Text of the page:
In those days, people from the Cameroon came to Aba to trade, they are now back once again. His challenges had to do principally with inadequate funding. Fund is not very generous here. Of course, we know that ability to generate IGR to add to what you get from FAC is important. He is trying and I know that is one area I will want to improve on. Without funds it is impossible for you to complete most of the programmes you have in mind. Remember that the federal government termed Abia State as the SME capital of Nigeria because when the governor came in, the first thing he said was that he was not going to wear any dress that was not made in Aba. And he has been wearing Aba made clothes. He has been wearing them to all engagements local and international. Before his time, if you hear Aba made, it was derogatory. It means, it is cheap, it means it is cheap but for the governor to model Aba made dresses, everybody now started demanding them and thing now changed from Aba made to Made in Aba. They do not put made in China anymore. They cannot do their own label Made in Aba. Not just dresses, all the shoes the governor had been wearing are not Italian shoes but ones made in Aba. And he gave emphasis to the shoe industry to the extent that he took 30 youths from Aba to China to factories for them to learn some skills about making these products. In fact, we learnt that the Chinese wanted to retain about three of them because they were doing better than their own indigenes. The government bought heavy machines and established the shoe industry in Aba. They are now producing for the military, and immigration, NYSC and others. So, the problem of the industry today is to meet the demand for their shoes. This had created good jobs for the youths and has improved the IGR, not just for the state, but for the nation too because at least in foreign exchange savings. I intend to improve on that and enhance skill acquisition for our youths because that is what the country needs now. Many youths who are on the streets and are the cause of insecurity can be engaged and be of less threat to security and our environment.
Newswatchplus: You are from the academia as the governor is. What do academics bring to politics that is any different from what other politicians bring? And what kind of relationship do you have with the governor?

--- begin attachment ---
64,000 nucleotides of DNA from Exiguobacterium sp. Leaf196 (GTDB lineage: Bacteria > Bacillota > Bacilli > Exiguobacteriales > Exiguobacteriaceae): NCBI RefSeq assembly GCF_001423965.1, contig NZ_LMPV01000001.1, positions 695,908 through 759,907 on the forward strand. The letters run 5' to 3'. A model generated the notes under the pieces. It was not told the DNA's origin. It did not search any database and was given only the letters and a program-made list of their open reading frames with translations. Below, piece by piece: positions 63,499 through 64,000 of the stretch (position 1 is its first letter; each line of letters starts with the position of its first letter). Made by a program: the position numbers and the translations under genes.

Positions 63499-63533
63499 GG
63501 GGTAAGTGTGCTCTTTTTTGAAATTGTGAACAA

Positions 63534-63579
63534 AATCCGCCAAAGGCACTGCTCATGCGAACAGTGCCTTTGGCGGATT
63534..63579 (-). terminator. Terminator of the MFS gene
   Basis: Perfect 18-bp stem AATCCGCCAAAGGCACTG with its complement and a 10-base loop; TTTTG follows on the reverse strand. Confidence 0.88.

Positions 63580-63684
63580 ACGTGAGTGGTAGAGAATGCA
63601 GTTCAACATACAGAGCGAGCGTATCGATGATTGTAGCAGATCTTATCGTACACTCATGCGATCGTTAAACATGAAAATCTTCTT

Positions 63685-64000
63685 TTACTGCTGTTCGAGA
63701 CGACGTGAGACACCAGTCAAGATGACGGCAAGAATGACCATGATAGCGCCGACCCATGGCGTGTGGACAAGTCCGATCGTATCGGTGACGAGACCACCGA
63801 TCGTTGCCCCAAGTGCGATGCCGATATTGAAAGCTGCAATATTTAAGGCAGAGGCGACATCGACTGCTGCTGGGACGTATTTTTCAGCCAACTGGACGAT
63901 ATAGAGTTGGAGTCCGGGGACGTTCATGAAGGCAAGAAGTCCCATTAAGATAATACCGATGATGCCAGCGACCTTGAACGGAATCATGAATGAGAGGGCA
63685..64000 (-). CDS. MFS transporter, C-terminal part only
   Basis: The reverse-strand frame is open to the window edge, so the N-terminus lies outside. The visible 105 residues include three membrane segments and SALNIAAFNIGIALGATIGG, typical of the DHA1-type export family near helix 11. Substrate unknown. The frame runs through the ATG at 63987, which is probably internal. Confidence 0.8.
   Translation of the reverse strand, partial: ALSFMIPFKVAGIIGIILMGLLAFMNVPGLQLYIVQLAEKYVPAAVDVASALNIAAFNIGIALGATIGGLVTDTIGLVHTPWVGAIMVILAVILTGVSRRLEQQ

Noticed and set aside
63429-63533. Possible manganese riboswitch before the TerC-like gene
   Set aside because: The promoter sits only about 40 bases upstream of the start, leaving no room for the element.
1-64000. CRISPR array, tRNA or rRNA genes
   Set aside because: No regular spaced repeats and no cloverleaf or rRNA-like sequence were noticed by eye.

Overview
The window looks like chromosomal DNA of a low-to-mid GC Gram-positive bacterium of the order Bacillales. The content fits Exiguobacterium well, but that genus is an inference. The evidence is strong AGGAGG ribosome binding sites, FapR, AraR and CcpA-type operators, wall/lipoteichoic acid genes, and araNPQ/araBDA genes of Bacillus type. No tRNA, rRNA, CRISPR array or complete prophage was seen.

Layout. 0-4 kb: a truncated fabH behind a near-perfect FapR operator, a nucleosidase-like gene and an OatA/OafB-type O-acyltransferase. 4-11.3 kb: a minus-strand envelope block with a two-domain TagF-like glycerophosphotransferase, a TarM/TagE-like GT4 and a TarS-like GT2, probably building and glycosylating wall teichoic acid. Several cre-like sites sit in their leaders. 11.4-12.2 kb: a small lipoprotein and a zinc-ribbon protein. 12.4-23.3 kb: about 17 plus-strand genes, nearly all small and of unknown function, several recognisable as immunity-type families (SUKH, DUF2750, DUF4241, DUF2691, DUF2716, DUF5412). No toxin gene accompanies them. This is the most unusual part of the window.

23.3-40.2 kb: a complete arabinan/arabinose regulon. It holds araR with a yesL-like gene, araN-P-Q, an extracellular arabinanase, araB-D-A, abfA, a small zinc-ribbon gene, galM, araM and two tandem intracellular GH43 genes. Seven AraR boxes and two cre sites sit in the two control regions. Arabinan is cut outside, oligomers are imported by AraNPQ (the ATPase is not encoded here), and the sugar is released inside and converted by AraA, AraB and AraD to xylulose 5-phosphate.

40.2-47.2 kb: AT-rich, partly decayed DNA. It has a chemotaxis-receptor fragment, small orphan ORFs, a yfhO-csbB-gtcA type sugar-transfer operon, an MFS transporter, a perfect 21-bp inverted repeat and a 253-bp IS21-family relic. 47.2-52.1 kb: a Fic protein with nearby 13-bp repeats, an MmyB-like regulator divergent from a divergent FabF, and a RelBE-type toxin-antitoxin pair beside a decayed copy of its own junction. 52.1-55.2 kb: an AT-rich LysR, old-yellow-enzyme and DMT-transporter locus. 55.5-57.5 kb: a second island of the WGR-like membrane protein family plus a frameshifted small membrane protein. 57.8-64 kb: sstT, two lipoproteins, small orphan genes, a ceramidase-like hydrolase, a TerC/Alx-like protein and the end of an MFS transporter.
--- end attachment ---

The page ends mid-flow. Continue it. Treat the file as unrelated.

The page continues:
Professor Eleazar: Let me start from the fact that he is the visitor to the University (of Abia) and I was there as vice chancellor. I had a visitor who understood the language of state-owned universities and he taught in Enugu State University himself. It became easier for me to send my proposals and make my demands and if I explained things to him he understood. Because of that we got maximum cooperation from him as the visitor and he attended all my programmes and people were surprised because they knew how things were before then. He did a lot for us include building students centre, commissioned it, laid foundation for the secretariat of the academic staff union. He had a good relationship with ASUU. That is an indication that he had a cordial relationship, not just with the management of the university but with the student body and even the teaching staff. He knew the challenges we were having so it was easy for him to appreciate the efforts of management to keep that place peaceful and keep the academic sessions running uninterrupted. It became a source of pride for him that his foremost agency, which was the university, was doing well. Students were doing well too winning national and international laurels. He was happy about that too. So, if you ask me I will say we had a very cordial relationship with him. In fact, I assembled some academics to author a book on him which I titled: A Scholar in Governance where I taunted the politicians that we loaned them an academic to come and teach them the fabric of governance. That is the foundation he has laid now and because he wants continuity and sustainability of what he has done, I think he is comfortable if another academic succeeds him, though it is still a contest. We are still contesting. I do not want to predict what will happen but I think he will appreciate it.